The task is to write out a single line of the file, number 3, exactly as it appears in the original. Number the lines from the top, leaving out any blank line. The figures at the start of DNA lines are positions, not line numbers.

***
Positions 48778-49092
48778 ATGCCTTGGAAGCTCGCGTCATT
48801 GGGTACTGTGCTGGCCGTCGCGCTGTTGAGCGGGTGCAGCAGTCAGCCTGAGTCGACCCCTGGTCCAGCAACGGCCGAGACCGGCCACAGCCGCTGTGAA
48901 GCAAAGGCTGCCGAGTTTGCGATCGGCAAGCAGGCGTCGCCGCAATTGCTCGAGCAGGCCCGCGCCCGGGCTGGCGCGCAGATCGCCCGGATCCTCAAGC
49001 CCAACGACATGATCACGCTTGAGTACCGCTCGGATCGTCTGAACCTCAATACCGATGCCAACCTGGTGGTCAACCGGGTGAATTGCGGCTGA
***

48801 GGGTACTGTGCTGGCCGTCGCGCTGTTGAGCGGGTGCAGCAGTCAGCCTGAGTCGACCCCTGGTCCAGCAACGGCCGAGACCGGCCACAGCCGCTGTGAA